Alzheimer's disease (AD) is an age-related neurodegenerative pathology in which defects in proteolytic clearance of amyloid β peptide (Aβ) likely contribute to the progressive nature of the disorder. Lysosomal proteases of the cathepsin family exhibit up-regulation in response to accumulating proteins including Aβ1–42. Here, the lysosomal modulator Z-Phe-Ala-diazomethylketone (PADK) was used to test whether proteolytic activity can be enhanced to reduce the accumulation events in AD mouse models expressing different levels of Aβ pathology. Systemic PADK injections in APPSwInd and APPswe/PS1ΔE9 mice caused 3- to 8-fold increases in cathepsin B protein levels and 3- to 10-fold increases in the enzyme's activity in lysosomal fractions, while neprilysin and insulin-degrading enzyme remained unchanged. Biochemical analyses indicated the modulation predominantly targeted the active mature forms of cathepsin B and markedly changed Rab proteins but not LAMP1, suggesting the involvement of enhanced trafficking. The modulated lysosomal system led to reductions in both Aβ immunostaining as well as Aβx-42 sandwich ELISA measures in APPSwInd mice of 10–11 months. More extensive Aβ deposition in 20-22-month APPswe/PS1ΔE9 mice was also reduced by PADK. Selective ELISAs found that a corresponding production of the less pathogenic Aβ1–38 occurs as Aβ1–42 levels decrease in the mouse models, indicating that PADK treatment leads to Aβ truncation. Associated with Aβ clearance was the elimination of behavioral and synaptic protein deficits evident in the two transgenic models. These findings indicate that pharmacologically-controlled lysosomal modulation reduces Aβ1–42 accumulation, possibly through intracellular truncation that also influences extracellular deposition, and in turn offsets the defects in synaptic composition and cognitive functions. The selective modulation promotes clearance at different levels of Aβ pathology and provides proof-of-principle for small molecule therapeutic development for AD and possibly other protein accumulation disorders.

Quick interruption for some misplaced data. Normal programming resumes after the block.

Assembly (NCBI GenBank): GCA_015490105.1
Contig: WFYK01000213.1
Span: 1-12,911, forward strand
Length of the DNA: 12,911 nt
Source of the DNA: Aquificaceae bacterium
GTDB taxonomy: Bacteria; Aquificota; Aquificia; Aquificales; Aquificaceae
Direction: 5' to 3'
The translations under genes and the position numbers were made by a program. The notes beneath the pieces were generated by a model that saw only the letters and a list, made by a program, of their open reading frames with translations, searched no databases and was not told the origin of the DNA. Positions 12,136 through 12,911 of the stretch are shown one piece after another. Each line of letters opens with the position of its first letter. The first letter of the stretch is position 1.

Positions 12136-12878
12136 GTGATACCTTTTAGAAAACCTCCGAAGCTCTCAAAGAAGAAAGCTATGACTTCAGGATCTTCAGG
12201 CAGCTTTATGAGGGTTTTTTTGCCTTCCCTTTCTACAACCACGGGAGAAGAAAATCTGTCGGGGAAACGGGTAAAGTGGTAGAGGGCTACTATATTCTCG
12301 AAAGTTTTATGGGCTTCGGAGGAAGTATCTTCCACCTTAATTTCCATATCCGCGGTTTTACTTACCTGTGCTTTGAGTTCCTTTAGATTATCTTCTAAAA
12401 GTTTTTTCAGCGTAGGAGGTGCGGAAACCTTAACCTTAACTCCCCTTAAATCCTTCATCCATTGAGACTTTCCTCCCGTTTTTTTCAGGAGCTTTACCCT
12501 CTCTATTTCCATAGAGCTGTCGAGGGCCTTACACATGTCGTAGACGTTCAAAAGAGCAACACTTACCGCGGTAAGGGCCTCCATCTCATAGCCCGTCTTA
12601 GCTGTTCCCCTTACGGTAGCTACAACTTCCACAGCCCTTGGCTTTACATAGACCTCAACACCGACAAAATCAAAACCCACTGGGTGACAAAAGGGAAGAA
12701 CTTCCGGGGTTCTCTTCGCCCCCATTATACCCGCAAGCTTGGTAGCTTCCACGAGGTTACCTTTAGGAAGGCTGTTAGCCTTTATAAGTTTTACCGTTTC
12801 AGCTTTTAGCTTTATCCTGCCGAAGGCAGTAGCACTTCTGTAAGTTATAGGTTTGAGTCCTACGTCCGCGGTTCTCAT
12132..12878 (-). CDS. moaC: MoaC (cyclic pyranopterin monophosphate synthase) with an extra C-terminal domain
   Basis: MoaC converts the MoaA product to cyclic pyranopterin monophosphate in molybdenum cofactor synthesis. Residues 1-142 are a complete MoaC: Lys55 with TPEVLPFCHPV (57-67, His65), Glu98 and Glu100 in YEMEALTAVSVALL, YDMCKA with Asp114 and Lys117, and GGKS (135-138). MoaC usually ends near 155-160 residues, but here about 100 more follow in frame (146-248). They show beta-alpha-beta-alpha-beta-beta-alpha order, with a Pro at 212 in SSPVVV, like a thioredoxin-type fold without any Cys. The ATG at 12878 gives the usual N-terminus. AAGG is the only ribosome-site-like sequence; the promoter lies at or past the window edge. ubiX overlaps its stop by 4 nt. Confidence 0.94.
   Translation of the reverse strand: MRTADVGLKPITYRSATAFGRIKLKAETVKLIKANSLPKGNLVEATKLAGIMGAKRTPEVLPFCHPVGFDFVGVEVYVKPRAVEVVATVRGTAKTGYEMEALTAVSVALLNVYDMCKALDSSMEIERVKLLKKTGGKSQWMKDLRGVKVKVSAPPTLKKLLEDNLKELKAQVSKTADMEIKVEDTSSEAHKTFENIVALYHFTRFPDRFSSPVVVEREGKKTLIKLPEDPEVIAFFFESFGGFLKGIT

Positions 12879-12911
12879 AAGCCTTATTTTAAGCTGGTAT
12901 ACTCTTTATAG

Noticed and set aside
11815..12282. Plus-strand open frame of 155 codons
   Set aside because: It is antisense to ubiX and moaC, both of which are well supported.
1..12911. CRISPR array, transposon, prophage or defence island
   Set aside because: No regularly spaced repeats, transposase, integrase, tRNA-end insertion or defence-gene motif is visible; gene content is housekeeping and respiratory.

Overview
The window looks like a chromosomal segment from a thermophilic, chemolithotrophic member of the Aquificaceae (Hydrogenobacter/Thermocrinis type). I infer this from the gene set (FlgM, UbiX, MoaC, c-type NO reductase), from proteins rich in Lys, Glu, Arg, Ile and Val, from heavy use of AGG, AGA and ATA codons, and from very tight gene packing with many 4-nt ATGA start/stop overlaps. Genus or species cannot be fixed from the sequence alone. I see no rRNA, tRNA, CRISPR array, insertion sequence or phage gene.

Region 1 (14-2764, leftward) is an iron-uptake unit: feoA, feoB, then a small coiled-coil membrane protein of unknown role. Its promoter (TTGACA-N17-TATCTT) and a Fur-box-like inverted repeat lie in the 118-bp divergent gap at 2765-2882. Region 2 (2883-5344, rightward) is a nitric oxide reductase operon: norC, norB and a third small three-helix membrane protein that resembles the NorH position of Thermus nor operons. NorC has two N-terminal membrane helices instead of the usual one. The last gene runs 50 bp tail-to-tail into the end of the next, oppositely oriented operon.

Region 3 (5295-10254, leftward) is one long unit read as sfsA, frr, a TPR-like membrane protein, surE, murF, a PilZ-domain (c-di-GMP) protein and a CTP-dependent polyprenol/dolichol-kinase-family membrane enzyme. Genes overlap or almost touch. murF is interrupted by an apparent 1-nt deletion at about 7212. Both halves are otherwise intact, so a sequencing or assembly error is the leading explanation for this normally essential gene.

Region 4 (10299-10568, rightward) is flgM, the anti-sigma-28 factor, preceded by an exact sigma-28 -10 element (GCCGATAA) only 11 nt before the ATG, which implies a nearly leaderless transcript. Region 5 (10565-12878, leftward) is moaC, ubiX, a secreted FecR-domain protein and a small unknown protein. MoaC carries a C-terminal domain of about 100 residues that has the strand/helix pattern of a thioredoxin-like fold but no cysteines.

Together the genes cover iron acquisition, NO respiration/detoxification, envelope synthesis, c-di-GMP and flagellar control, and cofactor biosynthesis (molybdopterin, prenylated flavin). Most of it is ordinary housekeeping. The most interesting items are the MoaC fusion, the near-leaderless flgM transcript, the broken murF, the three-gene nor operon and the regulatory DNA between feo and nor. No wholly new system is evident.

Abnormal presence of autophagic vacuoles is evident in brains of patients with Parkinson's disease (PD), in contrast to the rare detection of autophagosomes in a normal brain. However, the actual cause and pathological significance of these observations remain unknown. Here, we demonstrate a role for mitochondrial metabolism in the regulation of the autophagy-lysosomal pathway in ex vivo and in vitro models of PD. We show that transferring mitochondria from PD patients into cells previously depleted of mitochondrial DNA is sufficient to reproduce the alterations in the autophagic system observed in PD patient brains. Although the initial steps of this pathway are not compromised, there is an increased accumulation of autophagosomes associated with a defective autophagic activity. We prove that this functional decline was originated from a deficient mobilization of autophagosomes from their site of formation toward lysosomes due to disruption in microtubule-dependent trafficking. This contributed directly to a decreased proteolytic flux of α-synuclein and other autophagic substrates. Our results lend strong support for a direct impact of mitochondria in autophagy as defective autophagic clearance ability secondary to impaired microtubule trafficking is driven by dysfunctional mitochondria. We uncover mitochondria and mitochondria-dependent intracellular traffic as main players in the regulation of autophagy in PD.